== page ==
One can imagine the Marchesa Brigida Spinola Doria held a secret behind her lively expression.
Peter Paul Rubens painted her in 1606 when he, a keen student of the Italian masters, was 28. She was 22, a pink-cheeked newlywed from a leading family in Genoa. A year prior in July 1605, she had married her cousin Giacomo Massimiliano Doria after receiving a matrimonial dispensation from the pope. This was a common exemption in canon law that allowed members of consanguineous aristocratic families to marry and proved especially useful where powers were centralized among the exalted few.
Although this portrait is considered one of Rubens’ finest, not much is known about the Marchesa. We know that her first husband died and that she remarried, but there is no recorded date for her death. If lengthy accounts of her life exist, they appear to be moldering in libraries somewhere.
Given the date of the portrait and her elaborate styling, she is believed to be wearing her wedding finery. The original portrait was cut down to its current size between 1854 and 1886, possibly because of water damage, and showed an open landscape to the Marchesa’s right.
In full view, she would have stood on the terrace of a palace, a scene intended to arouse an impression of wealth and power. The tight crop makes the detailing all the more exquisite, from her luminescent silk gown to the crimson drapery behind her. Similar to Rubens’ portrait of Maria Serra Pallavicino, her Elizabethan ruff is among the most elaborate I’ve ever seen. I half wonder how she managed to move her head, although perhaps this is apropos her fate.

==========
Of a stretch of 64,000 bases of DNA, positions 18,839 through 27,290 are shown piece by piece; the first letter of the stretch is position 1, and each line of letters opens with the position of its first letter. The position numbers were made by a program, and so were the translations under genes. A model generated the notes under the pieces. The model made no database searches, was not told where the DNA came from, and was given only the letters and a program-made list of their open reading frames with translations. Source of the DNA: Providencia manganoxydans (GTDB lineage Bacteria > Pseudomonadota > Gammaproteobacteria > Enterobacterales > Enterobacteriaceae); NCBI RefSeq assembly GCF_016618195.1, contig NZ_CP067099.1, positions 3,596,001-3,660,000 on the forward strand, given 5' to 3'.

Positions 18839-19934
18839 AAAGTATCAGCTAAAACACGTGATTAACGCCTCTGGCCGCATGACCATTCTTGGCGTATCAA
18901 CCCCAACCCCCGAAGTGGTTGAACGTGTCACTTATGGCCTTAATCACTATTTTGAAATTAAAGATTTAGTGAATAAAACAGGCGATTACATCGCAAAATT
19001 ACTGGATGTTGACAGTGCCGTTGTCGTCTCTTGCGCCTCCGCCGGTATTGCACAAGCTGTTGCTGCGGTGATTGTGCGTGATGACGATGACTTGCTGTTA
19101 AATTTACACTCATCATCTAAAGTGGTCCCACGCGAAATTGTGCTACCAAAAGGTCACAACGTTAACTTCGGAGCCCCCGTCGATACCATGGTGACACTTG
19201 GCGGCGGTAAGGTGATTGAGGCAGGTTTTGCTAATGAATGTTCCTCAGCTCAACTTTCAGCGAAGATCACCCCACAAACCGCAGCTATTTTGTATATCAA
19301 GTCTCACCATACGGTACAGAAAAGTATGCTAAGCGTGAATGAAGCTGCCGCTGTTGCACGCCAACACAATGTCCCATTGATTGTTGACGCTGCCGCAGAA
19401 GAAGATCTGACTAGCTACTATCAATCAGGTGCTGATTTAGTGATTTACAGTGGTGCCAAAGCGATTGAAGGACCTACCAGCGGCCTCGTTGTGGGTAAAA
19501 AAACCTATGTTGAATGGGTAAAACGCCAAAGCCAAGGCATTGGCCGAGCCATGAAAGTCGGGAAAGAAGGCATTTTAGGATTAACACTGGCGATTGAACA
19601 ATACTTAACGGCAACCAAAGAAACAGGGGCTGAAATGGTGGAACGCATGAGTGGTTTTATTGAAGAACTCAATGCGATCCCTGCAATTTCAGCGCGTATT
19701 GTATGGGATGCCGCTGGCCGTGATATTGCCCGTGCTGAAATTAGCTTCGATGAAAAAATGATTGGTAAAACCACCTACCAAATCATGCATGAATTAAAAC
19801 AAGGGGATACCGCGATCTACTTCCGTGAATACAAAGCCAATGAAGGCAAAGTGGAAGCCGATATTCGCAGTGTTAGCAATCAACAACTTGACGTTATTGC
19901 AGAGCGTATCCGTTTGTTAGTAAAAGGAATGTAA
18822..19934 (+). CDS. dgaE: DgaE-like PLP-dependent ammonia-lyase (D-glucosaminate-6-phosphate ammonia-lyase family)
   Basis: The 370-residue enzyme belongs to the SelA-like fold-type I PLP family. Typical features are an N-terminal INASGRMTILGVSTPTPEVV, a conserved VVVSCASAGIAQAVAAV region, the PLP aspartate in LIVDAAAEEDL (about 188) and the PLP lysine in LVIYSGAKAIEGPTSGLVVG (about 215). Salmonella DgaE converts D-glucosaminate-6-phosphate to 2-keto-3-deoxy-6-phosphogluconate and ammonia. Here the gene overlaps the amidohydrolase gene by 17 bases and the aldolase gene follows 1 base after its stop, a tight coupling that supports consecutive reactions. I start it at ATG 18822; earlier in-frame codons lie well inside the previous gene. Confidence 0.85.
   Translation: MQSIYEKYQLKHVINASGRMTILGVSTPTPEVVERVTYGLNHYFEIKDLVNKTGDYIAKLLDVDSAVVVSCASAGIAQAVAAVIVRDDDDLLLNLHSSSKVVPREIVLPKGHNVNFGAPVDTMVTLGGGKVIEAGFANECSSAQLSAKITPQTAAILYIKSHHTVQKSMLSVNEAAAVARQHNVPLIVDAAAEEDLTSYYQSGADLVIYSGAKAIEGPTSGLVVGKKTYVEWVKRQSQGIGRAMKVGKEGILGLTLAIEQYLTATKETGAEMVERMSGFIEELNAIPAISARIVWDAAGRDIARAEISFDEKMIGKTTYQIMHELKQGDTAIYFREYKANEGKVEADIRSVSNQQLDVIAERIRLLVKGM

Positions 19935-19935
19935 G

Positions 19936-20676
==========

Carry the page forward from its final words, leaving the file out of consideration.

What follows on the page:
A Spinola by birth, the Marchesa married into the Dorias. By the 16th and 17th centuries, the Dorias–a feudal, soldiering lot–had become the richest family in Genoa. Their principal spheres of influence resided in banking and the military, and as part of the “aristocratic republic”, they occupied seats in government as ambassadors and prelates. Six Dorias rose to power as doges between 1528-1797, which ensured their place at the top of Genoan society.
The Spinolas had a similar pedigree. Although having descended from their heights in the 13th and 14th centuries, they held prized roles in society, making a match between the two families an exceptional one.
The Marchesa’s portrait currently hangs in the National Gallery of Art in Washington, D.C. It has had a long ownership history and is one of Rubens’ few surviving portraits from his Italian period of 1600-1608. Influenced by Veronese, Tintoretto, and principally by Titian, Rubens’ style in painting the Marchesa would later make its mark on Sir Joshua Reynolds and Thomas Gainsborough, two prominent 18th century painters.
This portrait of the Marchesa is one of my favorites. She’s more than beautiful; she’s intriguing, and I’m not sure if it’s Rubens skill in enlivening his subjects or merely reflecting their depths that makes the portrait so compelling. All I know is that canvassing the Italian aristocracy in his search for greatness works for him here. He captures the Marchesa’s elegant intensity with such mastery that it’s hard to look away once she’s held you in her gaze.